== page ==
In 1898 (and for the first few years of the following century), the French automobile industry was the largest in the world. President Faure was not impressed. Invited to address industry leaders at what, in retrospect, is recorded as the first Paris Motor Show, Faure told his audience, "Your cars are very ugly and they smell very bad" ("Vos voitures sont bien laides et sentent bien mauvais !").[3]

His fine presence and his tact on ceremonial occasions rendered the state some service when he received the Tsar at Paris in 1896, and in 1897 returned his visit, after which meeting the Franco-Russian Alliance was publicly announced again. The latter days of Faure's presidency were consumed by the Dreyfus affair, which he was determined to regard as chose jugée (Latin: res judicata, "adjudicated with no further appeal").[2] This drew against him the criticism of pro-Dreyfus intellectuals and politicians, such as Émile Zola and Georges Clemenceau.


Félix Faure was initiated in Le Havre, at "L'aménité", a lodge of Grand Orient de France, on 25 October 1865.[4][5]


Faure's death, as illustrated by Le Petit Journal.

In 1897, Faure met Marguerite Steinheil, who became his mistress. Faure died suddenly at the age of 58 from apoplexy in the Élysée Palace on 16 February 1899, while engaged in sexual activities in his office with the then 30-year-old Marguerite Steinheil.[2]

In popular culture[edit]

The French barque President Felix Faure, named for the President, was involved in a 1908 case of shipwreck at the Antipodes Islands, south of New Zealand, the survivors being stranded for sixty days before being rescued.[6]

Faure's liaison with Marguerite Steinheil was the subject of the film The President's Mistress (2009) broadcast on Eurochannel, with Cristiana Reali in Steinheil's role,[7] and was referenced in the opening episode of the television series, Paris Police 1900 (2021), with Évelyne Brochu as Steinheil.[8][9]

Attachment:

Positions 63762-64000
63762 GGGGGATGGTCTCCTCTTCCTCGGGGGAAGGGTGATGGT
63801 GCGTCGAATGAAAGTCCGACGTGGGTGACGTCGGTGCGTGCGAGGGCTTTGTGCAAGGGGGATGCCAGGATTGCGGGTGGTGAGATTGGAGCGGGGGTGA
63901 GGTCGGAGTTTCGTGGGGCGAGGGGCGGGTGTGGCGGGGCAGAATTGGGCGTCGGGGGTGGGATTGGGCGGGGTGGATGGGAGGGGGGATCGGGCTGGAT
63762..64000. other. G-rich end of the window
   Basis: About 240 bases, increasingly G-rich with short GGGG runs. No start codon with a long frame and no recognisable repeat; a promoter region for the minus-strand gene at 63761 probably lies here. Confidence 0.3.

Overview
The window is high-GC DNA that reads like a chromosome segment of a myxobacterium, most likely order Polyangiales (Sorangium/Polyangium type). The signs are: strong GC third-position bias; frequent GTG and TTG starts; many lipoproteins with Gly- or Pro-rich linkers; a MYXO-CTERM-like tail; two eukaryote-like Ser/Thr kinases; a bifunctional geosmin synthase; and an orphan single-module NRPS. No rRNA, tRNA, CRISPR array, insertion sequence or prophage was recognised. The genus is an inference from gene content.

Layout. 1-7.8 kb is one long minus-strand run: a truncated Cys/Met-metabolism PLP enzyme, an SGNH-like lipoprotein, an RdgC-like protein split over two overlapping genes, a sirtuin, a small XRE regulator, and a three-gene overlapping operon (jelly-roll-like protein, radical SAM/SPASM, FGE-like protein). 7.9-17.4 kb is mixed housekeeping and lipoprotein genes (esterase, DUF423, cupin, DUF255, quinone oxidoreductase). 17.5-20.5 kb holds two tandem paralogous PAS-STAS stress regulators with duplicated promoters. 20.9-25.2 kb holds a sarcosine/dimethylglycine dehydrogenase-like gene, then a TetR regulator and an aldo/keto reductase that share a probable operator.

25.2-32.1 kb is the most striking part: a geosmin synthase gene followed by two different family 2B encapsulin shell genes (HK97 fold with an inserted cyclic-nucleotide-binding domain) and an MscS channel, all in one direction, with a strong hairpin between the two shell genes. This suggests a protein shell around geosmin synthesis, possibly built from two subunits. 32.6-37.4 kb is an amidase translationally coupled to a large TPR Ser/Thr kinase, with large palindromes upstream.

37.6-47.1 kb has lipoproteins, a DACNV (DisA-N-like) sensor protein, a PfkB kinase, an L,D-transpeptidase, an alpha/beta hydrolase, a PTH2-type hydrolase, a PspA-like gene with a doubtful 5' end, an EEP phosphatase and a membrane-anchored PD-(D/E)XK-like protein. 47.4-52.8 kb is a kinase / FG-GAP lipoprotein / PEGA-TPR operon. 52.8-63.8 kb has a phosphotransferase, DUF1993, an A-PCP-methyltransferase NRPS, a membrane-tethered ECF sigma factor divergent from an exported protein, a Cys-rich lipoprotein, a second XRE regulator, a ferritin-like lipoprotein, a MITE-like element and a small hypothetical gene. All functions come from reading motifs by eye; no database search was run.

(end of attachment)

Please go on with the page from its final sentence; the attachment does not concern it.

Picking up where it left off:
See also[edit]


  1. ^ David Bell, et al. eds. Biographical dictionary of French political leaders since 1870 (1990) p. 145.
  2. ^ a b c d Chisholm 1911.
  3. ^ Museum label at the French National Motor Museum for the 1901 Renault Phaeton Type D. (A year after making the pronouncement Faure was dead. "L'automobile" lives on.)
  4. ^ Dictionnaire de la Franc-Maçonnerie (Daniel Ligou, Presses Universitaires de France, 2006)
  5. ^ Encyclopédie de la Franc-Maçonnerie (ed. Livre de Poche, 2000)
  6. ^ "Castaways rescued". Evening Post. New Zealand. 16 May 1908. p. 6.
  7. ^ "Presentation of The President's Mistress on Eurochannel". Eurochannel.com. Retrieved 23 June 2017.
  8. ^ Reeb, Lucie (8 February 2021). "Paris Police 1900: que vaut la nouvelle série historique de Canal+ se déroulant à la Belle Epoque ?". AlloCiné (in French). Retrieved 17 November 2021.
  9. ^ Harrison, Phil (9 October 2021). "TV tonight: a classy, raunchy new French thriller". The Guardian. Retrieved 3 November 2021.


Further reading[edit]

  • David Bell, et al. eds. Biographical dictionary of French political leaders since 1870 (1990) p. 145.

External links[edit]

Political offices
Preceded by Minister of the Navy
Succeeded by
Preceded by President of France
Succeeded by
Regnal titles
Preceded by Co-Prince of Andorra
Served alongside:
Salvador Casañas i Pagés
Succeeded by